Considerable evidence supports the plausibility of an association between low cholesterol and reduced risk of high-grade prostate cancer. Several studies have reported an association between statin use and reduced risk of advanced or high-grade prostate cancer (15, 16). In addition, an inhibitory effect of low cholesterol on prostate cancer progression is biologically plausible. Laboratory evidence suggests that lowering cholesterol levels could inhibit cell-signaling pathways that are important for prostate cancer progression (17). This hypothesis is supported by experiments in mice in which lowering serum cholesterol with dietary modification or a cholesterol-lowering drug reduced the cholesterol content, size, and vascularity of human xenograft prostate tumors (18).
Direct epidemiologic evidence for an association between low total cholesterol and reduced risk of high-grade prostate cancer, however, remains limited. Some support comes from the only previous analysis of circulating cholesterol and high-grade prostate cancer, a nested case-control analysis from the Health Professionals Follow-Up Study (19). In the Health Professionals Follow-Up Study analysis of high-grade cancer (defined as Gleason score of 7-10), a test for trend with increasing cholesterol level was not statistically significant, but there was evidence of reduced risk when comparing the lowest quartile to the three highest quartiles combined (odds ratio, 0.61; 95% CI, 0.39-0.98). As described above, a clear association between low cholesterol and reduced risk of high-grade prostate cancer was observed in the placebo arm of the PCPT. However, there were only 60 cases of high-grade prostate cancer in the placebo arm.
As a result, the size of the potential reduction in risk is uncertain. In addition, the PCPT analysis was not able to examine whether the reduced risk associated with low cholesterol could be explained by statin use, although this did not seem to be true in the Health Professionals Follow-Up Study analysis (19). Finally, low cholesterol was not associated with reduced risk of high-grade prostate cancer in the finasteride arm of the PCPT (odds ratio, 1.03; 95% CI, 0.68-1.57 for cholesterol of <200 mg/dl). It should be noted that the investigators had decided a priori to focus on the placebo arm and there may be biologically plausible reasons why finasteride treatment would alter results. The absence of an association in the finasteride arm raises the possibility that cholesterol levels might influence androgen-signaling pathways inhibited by finasteride. Nonetheless, the null results from the finasteride arm suggest that the striking reduction in risk of high-grade prostate cancer in the placebo arm could have been at least partly due to chance.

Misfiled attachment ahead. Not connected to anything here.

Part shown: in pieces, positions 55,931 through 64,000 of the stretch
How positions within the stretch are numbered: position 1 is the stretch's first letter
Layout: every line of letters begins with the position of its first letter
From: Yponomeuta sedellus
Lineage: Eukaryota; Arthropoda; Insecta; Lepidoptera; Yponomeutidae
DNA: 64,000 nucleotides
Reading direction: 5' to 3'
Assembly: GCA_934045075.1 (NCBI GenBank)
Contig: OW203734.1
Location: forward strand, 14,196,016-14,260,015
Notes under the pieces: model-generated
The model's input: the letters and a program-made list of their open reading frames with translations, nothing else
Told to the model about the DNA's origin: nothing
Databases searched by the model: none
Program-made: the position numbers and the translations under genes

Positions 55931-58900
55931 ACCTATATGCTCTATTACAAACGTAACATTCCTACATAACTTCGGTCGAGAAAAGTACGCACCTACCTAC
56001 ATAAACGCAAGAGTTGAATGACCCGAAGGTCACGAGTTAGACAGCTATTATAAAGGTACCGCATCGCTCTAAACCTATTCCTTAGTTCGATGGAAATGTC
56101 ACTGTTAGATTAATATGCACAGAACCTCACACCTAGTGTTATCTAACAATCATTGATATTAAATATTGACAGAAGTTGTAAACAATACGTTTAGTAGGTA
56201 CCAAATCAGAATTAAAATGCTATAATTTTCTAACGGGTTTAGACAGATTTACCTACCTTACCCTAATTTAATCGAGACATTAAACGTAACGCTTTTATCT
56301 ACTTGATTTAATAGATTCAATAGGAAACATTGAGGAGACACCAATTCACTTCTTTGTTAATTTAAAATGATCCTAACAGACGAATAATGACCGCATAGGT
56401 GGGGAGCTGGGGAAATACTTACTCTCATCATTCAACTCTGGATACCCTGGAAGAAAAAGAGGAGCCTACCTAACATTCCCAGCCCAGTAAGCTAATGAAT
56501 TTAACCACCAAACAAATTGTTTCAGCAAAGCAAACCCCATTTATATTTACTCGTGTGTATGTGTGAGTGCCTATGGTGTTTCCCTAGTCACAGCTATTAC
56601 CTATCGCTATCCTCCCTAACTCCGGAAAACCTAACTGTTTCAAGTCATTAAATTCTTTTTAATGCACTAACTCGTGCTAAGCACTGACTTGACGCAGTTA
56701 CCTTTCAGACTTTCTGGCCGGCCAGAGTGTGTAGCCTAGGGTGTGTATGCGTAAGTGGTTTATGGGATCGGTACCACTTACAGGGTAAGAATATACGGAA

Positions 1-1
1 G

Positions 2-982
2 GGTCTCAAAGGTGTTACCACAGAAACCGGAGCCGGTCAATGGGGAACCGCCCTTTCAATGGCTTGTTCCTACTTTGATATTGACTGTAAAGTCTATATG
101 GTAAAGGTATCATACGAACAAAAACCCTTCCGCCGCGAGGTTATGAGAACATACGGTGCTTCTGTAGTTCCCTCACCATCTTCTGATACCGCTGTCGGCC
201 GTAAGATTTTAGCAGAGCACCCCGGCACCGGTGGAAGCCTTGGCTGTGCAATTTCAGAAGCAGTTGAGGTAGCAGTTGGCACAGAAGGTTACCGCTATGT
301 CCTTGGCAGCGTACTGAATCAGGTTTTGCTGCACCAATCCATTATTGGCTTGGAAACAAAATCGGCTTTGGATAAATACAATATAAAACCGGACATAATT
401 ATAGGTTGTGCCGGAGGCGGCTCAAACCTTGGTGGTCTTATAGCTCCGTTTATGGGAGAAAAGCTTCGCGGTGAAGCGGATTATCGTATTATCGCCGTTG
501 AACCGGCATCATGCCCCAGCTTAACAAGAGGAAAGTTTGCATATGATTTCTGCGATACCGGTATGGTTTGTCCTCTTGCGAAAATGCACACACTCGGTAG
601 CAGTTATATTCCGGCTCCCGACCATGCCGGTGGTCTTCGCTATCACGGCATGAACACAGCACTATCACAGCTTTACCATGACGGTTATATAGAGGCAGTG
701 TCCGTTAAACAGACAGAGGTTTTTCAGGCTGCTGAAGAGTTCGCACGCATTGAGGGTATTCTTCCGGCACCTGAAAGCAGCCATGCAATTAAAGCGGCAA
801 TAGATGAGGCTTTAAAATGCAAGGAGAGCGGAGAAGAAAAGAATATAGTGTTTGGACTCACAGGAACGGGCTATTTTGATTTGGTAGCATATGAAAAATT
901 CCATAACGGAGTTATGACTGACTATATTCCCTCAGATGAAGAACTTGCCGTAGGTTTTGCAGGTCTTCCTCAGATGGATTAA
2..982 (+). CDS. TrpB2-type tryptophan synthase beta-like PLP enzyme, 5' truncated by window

Results from the two analyses of cholesterol and risk of cancer published in this issue of Cancer Epidemiology Biomarkers & Prevention provide one answer and raise two new questions. Results from the ATBC analysis clearly show that low total cholesterol is unlikely to increase risk of cancer. At the same time, the ATBC results raise a new question about the potential role of high HDL cholesterol and its correlates in reducing risk of cancer. Future analyses should clarify if specific cancers are meaningfully associated with HDL cholesterol, and if so, whether these associations are independent of other metabolic and inflammation-related factors. Results from the PCPT analysis raise a second, more specific, question. Does low total cholesterol reduce risk of high-grade prostate cancer? Analyses to replicate the association between low total cholesterol and reduced risk of high-grade prostate cancer are well justified. Analyses of associations of cholesterol levels and use of cholesterol-lowering drugs with prostate cancer progression among men with localized low-grade prostate cancer could also clarify the role of cholesterol in prostate carcinogenesis. If results of such observational studies support the hypothesis that low cholesterol inhibits prostate cancer progression, then it would raise the question of whether prostate cancer patients choosing active surveillance (20), rather than immediate treatment, could reduce their risk of disease progression by using statins or other cholesterol lowering drugs. This question, however, would need to be answered by a randomized trial.
Disclosure of Potential Conflicts of Interest
No potential conflicts of interest were disclosed.